• Difficulty with reading
  • Difficulty writing and spelling
  • Forgetfulness
  • Trouble focusing on tasks that are not stimulating
  • Effects on sleep
  • Impacted self-esteem and confidence

The effects of one can influence the other – and it can cause a cycle that’s difficult to break.

If this sounds familiar, or you’re on the path of discovery, you’ll no doubt be wondering how parents and teachers can support children with both ADHD and dyslexia to thrive.

So, here’s some help and resources to get you started.

Managing both conditions together

If your child has already been diagnosed with either ADHD or dyslexia, it’s vitally important to get them assessed for the other.

The longer dyslexia is left without intervention, the worse the outcome. But it’s never too late to act – if your child has ADHD or is awaiting assessment, ask to be considered for dyslexia assessment as soon as possible.

As with many things right now, schools are a bit of a pot-luck affair when it comes to support.

And it’s not their fault. In times when school funding and resources are being stretched to their limits, many are not fully equipped to meet the needs of children with ADHD, autism or indeed dyslexia – but thankfully, a greater awareness of neurodiversity is giving more children than ever a voice.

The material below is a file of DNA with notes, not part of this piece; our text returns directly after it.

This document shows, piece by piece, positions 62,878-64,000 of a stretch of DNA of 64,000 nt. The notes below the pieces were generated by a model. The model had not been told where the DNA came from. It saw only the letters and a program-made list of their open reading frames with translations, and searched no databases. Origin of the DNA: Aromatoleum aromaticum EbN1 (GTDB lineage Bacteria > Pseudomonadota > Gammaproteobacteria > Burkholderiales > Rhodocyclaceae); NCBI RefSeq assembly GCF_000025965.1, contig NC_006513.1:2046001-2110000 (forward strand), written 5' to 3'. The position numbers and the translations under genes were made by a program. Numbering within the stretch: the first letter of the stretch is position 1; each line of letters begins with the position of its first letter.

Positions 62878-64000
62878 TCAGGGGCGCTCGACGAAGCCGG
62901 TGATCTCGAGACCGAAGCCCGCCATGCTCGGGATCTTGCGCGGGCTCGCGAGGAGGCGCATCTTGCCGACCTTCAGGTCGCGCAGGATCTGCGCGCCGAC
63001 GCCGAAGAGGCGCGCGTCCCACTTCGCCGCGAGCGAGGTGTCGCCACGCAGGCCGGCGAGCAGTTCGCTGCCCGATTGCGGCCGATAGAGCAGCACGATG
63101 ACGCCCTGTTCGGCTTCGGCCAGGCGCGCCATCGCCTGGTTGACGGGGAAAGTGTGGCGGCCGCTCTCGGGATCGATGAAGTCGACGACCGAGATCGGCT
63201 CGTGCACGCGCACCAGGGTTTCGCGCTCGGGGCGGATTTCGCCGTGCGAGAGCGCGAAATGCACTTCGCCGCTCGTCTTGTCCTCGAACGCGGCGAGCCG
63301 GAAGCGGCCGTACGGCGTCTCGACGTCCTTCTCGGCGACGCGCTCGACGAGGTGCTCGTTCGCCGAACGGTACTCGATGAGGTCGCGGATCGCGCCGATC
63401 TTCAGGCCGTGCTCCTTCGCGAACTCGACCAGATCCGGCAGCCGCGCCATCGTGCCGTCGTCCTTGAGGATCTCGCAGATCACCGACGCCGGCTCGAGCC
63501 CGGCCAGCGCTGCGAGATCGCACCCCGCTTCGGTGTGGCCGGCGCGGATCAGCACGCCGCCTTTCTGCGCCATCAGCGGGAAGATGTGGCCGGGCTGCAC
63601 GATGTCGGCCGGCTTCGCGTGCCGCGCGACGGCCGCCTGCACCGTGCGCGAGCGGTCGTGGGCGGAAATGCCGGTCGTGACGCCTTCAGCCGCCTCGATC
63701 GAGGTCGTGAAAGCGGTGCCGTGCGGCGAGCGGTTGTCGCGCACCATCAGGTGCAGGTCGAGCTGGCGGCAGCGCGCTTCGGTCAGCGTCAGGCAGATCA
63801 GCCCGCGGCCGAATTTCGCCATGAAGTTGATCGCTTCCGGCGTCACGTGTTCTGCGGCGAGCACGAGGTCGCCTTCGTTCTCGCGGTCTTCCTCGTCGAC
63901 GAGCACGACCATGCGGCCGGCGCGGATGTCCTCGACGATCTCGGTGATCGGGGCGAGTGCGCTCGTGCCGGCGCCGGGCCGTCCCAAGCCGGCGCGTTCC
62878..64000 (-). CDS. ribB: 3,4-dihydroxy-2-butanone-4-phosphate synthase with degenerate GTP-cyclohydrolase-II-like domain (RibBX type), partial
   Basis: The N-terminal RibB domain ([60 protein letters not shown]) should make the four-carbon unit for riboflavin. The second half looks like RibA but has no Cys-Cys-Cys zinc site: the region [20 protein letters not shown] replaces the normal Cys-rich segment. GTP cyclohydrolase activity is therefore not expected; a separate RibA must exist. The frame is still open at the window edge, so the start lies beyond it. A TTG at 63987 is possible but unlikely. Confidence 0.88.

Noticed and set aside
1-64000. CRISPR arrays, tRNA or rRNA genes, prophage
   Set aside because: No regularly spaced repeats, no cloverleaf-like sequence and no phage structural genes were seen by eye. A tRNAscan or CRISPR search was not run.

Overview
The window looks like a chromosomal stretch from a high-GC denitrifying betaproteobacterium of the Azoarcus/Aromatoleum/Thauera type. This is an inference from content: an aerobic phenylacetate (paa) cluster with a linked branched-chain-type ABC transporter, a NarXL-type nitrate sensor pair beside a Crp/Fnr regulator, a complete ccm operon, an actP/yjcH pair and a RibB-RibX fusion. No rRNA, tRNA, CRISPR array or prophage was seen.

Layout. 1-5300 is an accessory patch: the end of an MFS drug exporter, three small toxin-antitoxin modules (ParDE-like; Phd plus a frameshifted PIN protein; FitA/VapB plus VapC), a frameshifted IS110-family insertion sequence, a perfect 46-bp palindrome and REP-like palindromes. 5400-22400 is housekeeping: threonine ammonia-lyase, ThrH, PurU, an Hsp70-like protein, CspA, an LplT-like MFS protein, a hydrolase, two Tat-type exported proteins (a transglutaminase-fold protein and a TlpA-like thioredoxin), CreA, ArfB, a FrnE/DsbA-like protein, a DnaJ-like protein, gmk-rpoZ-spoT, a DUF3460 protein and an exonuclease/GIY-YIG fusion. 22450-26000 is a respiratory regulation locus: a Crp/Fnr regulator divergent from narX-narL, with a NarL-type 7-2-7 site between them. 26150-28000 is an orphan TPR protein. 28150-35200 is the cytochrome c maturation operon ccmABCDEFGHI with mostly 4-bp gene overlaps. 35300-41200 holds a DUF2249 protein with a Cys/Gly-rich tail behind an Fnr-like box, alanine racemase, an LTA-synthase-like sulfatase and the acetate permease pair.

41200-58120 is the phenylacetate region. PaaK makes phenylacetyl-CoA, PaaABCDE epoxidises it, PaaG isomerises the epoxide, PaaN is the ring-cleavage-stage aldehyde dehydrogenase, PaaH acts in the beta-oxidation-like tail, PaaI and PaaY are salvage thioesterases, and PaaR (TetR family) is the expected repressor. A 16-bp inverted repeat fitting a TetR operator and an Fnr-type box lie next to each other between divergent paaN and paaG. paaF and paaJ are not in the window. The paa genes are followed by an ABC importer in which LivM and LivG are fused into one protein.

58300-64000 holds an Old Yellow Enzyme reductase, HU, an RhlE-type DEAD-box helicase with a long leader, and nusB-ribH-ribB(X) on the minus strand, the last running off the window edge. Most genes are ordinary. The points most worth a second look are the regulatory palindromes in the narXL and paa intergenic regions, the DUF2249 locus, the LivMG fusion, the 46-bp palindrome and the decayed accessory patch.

This awareness – which makes ADHD Awareness Month so important – is helping teachers and learning support recognise the signs earlier, and to develop strategies that are inclusive. But in order to get to that point, there needs to be a diagnosis.

And to any parents worried about what a diagnosis will do to your child’s confidence, please don’t be afraid of the label: in Claire’s piece, Here's Why I'm Happy My Son Has Been "Labelled" With ADHD, she describes how this actually has the opposite effect.

Also, remember that there’s no cure (as an aside, any so-called “therapies” suggesting that autism, ADHD or any other neurodivergence can be “cured” are incredibly dangerous in the long-term) – but there shouldn’t need to be a cure. All brains are wired uniquely, and all wirings are valid. These are not inferior brains we’re talking about; on the contrary, these are the brains of some of the world’s very brightest.

Children with dyslexia do not outgrow it. But if it is diagnosed early, they can learn to adapt – and do so with their self-esteem largely intact. And that brings us to “The Main Thing” to strive for: the preservation of the child’s self-esteem, and the nurturing of their confidence.

The biggest support you can give is emotional.

Yet with all this said, to manage both ADHD and dyslexia together, it’s suggested that ADHD be given the priority. That’s because helping children to live well and confidently with ADHD can help them in all areas of life – not just in education. It can also help to alleviate some of the symptoms of dyslexia, and contribute to a better overall outcome.

The majority of challenges will be faced at school. The British Dyslexia Association has helpful resources for teachers and for parents looking for support and strategies.

But with dyslexia, there are some simple strategies to try, like using audiobooks instead of reading, and typing instead of writing. There are apps that break learning down into games that lean into dyslexia, rather than trying to work around it.

And technology can go much, much further.

Watch Claire talk about Zane's experiences with Microsoft, and how Microsoft Learning Tools empower Zane to make learning and living with dyslexia a little easier: